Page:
The Huskers caught a break on a questionable pass-interference call against Dennard, who was defending Kenny Bell along the sideline on third-and-10.

The penalty put Nebraska at the MSU 5. With the clock was running down, Turner scored his first career touchdown when he hauled in Martinez's perfectly placed pass in the corner of the end zone.

``We've been in that situation before a couple of times and we know that we can't be stopped,'' Martinez said.

Pelini couldn't say where the victory ranked, other than it's ``right up there.''

``I've been saying all along this is a special group; great leadership and tremendous character,'' he said. ``These kids want it bad. Like I said, we don't always play as smart as we need to play, but one thing you can't question about the guys in that locker room behind me is their heart.''

Heading into the final three regular-season games, that 25-point loss at Ohio State a month ago is far back in the Huskers' rear-view mirror.

``We think we're the best in the Big Ten. We're not going to be stopped,'' Turner said. ``We're going to keep going until we accomplish what we want to accomplish, and that's the Big Ten championship. It doesn't matter how much we're down by - 20, 30 points - we're going to keep fighting until we win the game.''

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Somehow, the Redskins still have a fairly straightforward playoff path. Somehow

Somehow, the Redskins still have a fairly straightforward playoff path. Somehow

You're going to feel absurd for reading the following sentence, but probably not as absurd as it felt to type the following sentence.

The Redskins, who are on their fourth option at QB, who made the '18 Giants look like the '72 Dolphins and who are large underdogs this weekend to the 4-9 Jaguars, actually still have a straightforward path to the playoffs.

Now, the word "straightforward" only applies to the path on paper, because realistically, there's nothing straightforward about fixing the litany of issues that are plaguing Washington at the moment.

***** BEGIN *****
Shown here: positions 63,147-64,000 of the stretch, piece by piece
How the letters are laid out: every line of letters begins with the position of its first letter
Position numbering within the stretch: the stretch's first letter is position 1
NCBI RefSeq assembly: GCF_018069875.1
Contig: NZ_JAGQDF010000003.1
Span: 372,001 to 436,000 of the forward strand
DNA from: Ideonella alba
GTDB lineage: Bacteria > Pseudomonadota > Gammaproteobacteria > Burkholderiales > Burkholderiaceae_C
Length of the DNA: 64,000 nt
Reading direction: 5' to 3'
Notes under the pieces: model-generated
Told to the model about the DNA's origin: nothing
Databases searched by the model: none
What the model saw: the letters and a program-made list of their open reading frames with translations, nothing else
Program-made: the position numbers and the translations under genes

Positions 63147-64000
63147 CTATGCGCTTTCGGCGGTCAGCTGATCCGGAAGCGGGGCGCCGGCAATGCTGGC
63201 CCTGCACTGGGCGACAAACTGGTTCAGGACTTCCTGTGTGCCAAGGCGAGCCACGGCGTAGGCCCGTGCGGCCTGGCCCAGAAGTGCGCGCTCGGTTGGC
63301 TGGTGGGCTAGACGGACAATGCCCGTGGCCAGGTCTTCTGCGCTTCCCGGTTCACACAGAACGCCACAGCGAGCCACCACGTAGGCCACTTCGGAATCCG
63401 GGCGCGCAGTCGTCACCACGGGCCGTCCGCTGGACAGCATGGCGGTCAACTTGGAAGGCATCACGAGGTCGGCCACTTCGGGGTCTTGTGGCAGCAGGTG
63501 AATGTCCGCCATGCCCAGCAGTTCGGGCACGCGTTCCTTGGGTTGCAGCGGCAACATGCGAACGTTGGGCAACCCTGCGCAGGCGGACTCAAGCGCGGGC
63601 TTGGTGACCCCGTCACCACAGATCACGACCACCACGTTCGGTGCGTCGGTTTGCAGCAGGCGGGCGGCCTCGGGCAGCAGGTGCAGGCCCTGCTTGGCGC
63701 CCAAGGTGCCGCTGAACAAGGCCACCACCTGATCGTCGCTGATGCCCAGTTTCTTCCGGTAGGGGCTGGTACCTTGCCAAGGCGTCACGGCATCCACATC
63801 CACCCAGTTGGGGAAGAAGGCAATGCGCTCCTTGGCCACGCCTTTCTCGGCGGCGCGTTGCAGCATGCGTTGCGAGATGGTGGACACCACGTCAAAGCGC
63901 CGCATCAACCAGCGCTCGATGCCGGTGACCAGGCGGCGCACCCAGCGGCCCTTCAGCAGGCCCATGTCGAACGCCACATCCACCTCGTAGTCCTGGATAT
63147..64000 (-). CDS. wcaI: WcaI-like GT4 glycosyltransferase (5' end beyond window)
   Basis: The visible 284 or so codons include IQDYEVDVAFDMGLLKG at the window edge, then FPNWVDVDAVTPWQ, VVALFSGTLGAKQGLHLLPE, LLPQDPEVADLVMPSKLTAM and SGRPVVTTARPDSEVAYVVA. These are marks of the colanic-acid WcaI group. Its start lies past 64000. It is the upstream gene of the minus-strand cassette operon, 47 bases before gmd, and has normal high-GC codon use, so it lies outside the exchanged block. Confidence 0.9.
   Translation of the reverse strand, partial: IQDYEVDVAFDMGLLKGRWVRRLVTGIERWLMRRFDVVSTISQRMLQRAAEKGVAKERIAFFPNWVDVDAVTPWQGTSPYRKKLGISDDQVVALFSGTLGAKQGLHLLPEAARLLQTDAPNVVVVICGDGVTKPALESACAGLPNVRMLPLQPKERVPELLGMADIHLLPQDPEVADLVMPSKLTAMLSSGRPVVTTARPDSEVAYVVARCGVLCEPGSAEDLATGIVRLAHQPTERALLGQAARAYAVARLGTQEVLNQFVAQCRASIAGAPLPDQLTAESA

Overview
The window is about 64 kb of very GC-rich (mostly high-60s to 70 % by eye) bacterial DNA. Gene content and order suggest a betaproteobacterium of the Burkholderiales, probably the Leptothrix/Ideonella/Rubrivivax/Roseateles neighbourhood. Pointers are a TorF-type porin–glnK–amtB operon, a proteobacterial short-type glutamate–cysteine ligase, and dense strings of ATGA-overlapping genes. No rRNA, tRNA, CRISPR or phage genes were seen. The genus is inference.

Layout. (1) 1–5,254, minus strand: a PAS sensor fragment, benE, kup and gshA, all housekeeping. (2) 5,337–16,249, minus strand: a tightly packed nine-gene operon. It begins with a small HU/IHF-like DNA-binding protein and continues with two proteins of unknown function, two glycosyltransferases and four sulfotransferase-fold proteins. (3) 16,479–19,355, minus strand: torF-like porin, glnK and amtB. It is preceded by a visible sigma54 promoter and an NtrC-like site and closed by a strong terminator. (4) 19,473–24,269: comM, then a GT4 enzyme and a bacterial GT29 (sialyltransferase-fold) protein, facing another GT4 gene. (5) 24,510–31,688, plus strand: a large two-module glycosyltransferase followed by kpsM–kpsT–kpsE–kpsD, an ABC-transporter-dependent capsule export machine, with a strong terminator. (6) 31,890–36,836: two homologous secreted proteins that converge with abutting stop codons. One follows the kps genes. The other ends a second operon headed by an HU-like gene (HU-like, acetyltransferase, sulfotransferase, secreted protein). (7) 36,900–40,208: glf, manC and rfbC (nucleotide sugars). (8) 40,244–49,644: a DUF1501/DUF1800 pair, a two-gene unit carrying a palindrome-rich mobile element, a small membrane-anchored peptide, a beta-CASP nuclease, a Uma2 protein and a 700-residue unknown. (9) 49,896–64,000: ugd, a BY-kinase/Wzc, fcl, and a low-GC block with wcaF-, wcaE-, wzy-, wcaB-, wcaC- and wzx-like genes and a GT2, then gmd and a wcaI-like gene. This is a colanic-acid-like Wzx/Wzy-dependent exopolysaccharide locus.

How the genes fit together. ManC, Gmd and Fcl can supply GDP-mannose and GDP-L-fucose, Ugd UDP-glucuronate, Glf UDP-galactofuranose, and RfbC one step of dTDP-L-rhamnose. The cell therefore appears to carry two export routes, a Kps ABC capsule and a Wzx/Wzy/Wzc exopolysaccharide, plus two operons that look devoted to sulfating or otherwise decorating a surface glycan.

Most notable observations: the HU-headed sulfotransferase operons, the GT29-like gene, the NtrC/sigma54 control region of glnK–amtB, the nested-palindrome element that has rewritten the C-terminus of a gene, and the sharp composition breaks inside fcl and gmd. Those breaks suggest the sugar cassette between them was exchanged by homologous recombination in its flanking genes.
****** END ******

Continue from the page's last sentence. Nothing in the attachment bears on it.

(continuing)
Regardless, by losing on Monday night to the Seahawks, the Vikings blew a chance to separate themselves from a pack of NFC teams chasing(?) them and their final wild card spot. The Redskins are one of those teams, and here's how they could pass Minnesota to qualify for the postseason:

With the way the season is unfolding, you'd expect the Burgundy and Gold's playoff scenario to involve a bunch of teams losing a bunch of times in these final three weeks. The tweet above illustrates that's clearly not the case. They only need Minnesota to drop one more to go along with the Redskins winning out.

Of course, the Redskins stringing three straight plays together without committing a holding penalty feels like too much to ask for, so anyone expecting a three-game winning streak is either a bit crazy or a relative of Josh Johnson. But still, they're not out of the hunt quite yet. Somehow.

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Ravens have formula for both playoff and quarterback success down final stretch

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Ravens have formula for both playoff and quarterback success down final stretch

OWINGS MILLS, Md. -- After experiencing misery in each of the past two Decembers, the Baltimore Ravens are looking to rewrite the script in their quest to end a three-year playoff drought.